As physicians grow more comfortable with hospital employment, demands for joint ventures may be dwindling.
Joint ventures between hospitals and physicians have been one of healthcare's hottest trends in recent years, as hospitals and certain high-revenue specialties have combined equity and management stakes to operate outpatient-focused centers near the main hospital. But after seeing the shortcomings of such alliances play out over a number of years, many hospitals and physicians are taking off the rose-colored glasses when it comes to joint ventures.
Until recently, hospital leaders felt driven to agree to such deals as a way to hold on to at least part of lucrative revenue streams such physicians once brought exclusively into the hospital. Physicians, under a variety of pressures from reimbursement cuts to hospital duties to scheduling problems, wanted to capture the additional income from equity stakes in outpatient centers that capitalized on patient desires for easy access and better service. In justifying such joint ventures, many hospital senior leaders argued that the arrangements allowed the hospital to retain half of that revenue rather than risk losing it all. Hospitals believed they had no choice—their physicians weren't employees but free agents who decided where and when to practice medicine.
So the two parties often joined up. But in many cases, the results haven't been as beneficial to either as was predicted.
Driving wedges between doctors
The first argument often cited in favor of joint ventures was that hospitals had little choice about whether to do these deals. Cardiologists were taking procedures out of the hospital one way or the other. Radiologists were taking imaging to their own centers. Orthopedists were going to take imaging and outpatient procedures off campus. Did the hospital want to retain half the revenue its lucrative specialty physicians were going to take with them or lose it all? The argument was compelling, but too often, says Linda Haddad, a senior partner with the law firm of Horty, Springer & Mattern in Pittsburgh, hospitals didn't take enough time examining the premise and entered these arrangements out of fear rather than for solid business reasons.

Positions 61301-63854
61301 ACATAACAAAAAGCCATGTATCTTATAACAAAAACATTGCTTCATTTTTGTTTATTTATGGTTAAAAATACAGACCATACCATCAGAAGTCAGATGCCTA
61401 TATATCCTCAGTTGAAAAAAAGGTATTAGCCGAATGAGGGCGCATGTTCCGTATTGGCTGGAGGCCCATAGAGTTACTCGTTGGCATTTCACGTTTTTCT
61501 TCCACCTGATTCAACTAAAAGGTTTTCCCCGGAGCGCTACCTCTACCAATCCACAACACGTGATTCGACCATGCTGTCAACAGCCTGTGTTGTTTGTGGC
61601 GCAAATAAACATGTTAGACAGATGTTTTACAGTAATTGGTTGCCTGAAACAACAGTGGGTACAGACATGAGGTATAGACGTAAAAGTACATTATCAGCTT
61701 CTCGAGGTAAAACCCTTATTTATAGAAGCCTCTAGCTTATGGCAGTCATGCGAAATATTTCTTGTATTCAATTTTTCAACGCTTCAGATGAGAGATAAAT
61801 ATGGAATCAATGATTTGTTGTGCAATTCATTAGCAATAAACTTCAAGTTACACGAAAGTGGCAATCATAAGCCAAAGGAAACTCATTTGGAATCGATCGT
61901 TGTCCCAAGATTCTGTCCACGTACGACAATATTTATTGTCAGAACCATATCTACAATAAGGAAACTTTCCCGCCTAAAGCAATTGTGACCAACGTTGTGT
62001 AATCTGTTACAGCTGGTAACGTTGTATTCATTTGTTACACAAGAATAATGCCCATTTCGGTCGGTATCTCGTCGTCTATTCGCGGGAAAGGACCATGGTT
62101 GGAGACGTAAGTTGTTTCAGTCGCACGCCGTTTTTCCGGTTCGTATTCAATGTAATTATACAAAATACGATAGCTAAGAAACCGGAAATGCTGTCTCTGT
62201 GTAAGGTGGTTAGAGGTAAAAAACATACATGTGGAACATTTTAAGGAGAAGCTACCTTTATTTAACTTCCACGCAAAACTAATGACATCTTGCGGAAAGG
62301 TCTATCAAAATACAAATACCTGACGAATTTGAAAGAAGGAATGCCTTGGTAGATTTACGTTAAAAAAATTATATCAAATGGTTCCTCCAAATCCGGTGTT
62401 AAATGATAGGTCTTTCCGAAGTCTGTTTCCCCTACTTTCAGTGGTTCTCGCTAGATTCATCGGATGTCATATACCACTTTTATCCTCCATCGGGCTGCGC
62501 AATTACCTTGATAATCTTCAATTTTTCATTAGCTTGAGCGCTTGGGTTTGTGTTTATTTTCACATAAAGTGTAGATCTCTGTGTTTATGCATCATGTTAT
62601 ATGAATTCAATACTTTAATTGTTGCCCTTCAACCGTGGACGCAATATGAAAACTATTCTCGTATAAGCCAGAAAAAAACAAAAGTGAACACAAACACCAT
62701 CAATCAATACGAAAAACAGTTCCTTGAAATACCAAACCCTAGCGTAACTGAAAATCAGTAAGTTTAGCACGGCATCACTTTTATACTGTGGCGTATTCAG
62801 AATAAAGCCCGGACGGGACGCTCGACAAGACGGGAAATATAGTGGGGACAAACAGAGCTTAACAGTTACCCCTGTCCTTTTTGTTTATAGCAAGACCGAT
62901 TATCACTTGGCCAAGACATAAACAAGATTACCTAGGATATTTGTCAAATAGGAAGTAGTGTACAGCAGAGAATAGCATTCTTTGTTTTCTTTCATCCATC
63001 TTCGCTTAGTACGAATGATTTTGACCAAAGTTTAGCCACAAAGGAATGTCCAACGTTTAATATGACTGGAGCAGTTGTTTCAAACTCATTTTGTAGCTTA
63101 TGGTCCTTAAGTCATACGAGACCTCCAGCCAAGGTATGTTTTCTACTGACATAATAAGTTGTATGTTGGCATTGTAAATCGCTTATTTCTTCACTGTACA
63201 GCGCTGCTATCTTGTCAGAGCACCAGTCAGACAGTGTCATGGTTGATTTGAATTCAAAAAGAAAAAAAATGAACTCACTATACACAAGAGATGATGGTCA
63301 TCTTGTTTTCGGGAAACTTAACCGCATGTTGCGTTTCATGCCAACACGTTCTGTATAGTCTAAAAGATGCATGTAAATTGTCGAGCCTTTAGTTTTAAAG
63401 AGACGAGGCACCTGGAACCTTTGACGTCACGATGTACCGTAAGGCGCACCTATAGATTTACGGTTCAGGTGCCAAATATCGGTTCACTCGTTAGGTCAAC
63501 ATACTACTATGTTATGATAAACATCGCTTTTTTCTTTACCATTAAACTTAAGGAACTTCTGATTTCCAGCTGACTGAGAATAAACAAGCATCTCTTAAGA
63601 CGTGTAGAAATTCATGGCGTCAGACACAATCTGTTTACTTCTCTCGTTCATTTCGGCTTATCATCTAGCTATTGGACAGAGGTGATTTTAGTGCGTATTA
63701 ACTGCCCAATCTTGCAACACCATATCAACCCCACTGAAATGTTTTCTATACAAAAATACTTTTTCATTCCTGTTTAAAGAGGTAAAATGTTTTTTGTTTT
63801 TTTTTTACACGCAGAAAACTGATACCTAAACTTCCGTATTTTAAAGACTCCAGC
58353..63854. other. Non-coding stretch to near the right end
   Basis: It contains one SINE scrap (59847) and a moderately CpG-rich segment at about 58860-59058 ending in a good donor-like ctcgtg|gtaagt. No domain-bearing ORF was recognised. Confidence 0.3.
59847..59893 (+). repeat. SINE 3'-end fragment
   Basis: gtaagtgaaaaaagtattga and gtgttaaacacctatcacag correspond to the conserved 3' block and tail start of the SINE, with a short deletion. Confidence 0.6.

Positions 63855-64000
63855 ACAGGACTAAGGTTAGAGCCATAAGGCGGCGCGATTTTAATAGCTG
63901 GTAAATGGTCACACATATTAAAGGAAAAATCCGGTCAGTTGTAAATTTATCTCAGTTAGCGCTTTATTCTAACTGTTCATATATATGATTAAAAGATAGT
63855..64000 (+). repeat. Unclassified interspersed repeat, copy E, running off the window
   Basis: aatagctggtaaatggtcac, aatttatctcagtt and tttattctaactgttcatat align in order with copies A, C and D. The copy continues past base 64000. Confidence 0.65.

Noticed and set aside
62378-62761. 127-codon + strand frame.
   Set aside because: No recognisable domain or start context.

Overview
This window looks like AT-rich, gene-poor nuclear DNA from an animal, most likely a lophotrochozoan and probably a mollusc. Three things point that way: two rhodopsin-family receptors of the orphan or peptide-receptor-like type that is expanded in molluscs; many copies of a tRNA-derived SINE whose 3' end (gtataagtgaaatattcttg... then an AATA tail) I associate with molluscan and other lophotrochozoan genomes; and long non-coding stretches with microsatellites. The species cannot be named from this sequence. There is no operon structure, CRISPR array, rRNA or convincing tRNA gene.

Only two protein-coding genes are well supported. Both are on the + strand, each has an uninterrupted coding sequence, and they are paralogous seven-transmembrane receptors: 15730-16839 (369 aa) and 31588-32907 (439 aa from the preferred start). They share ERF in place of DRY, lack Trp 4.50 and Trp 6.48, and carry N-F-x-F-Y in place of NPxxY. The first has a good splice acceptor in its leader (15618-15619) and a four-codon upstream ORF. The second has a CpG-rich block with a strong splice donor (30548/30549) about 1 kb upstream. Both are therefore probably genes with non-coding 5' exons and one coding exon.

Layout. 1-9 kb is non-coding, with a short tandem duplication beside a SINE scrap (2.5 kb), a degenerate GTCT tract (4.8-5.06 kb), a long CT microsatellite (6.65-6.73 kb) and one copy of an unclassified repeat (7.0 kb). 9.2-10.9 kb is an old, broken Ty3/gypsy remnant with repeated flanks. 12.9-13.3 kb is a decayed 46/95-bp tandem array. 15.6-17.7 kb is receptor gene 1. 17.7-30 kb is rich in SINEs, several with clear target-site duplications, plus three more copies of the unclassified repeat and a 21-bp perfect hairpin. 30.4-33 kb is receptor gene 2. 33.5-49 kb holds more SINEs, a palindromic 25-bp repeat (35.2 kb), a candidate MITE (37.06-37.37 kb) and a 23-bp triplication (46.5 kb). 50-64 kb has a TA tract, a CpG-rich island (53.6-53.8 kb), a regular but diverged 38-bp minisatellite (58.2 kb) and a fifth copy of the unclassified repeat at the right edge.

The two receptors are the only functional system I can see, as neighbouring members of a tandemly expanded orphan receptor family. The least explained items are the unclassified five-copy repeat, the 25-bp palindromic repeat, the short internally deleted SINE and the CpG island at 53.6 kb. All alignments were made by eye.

"Getting half of the revenue never happened," she argues. First, joint ventures are separately licensed entities that tend to get reimbursed both by managed care and the government at rates 30% to 50% below what hospitals get reimbursed for the same service. Second, in a for-profit joint venture, hospitals have to pay taxes on the profits. "So what they thought was going to be half turned out to be 25% to 27%, or considerably less than they bargained for."
Nathan Kaufman, managing director of consultancy Kaufman Strategic Advisors in San Diego, agrees, but makes a distinction between offensive and defensive joint ventures, "where you do it because you want to avoid losing 100% of a given business." In such defensive JVs, he argues, "you pick up maybe 20% in net income because you're discounting your own book of business to the payers." With the rare offensive JV, which makes up only about 10% of hospital-physician JVs, the hospital is penetrating a new market, partnering with new doctors and taking business from a competitor.
In doing joint ventures, many hospitals created additional headaches for themselves outside the balance sheet by feeding resentment among the physicians who didn't get such a sweet deal. "One of the most diabolical things about these deals is that you could only do JVs with your richest doctors because they were the only specialties where it made sense to do them," says Haddad. "Your family practitioners, your pediatricians, and your internists are seeing you doing deals with your richest doctors. They want a piece, too, and you just can't do it."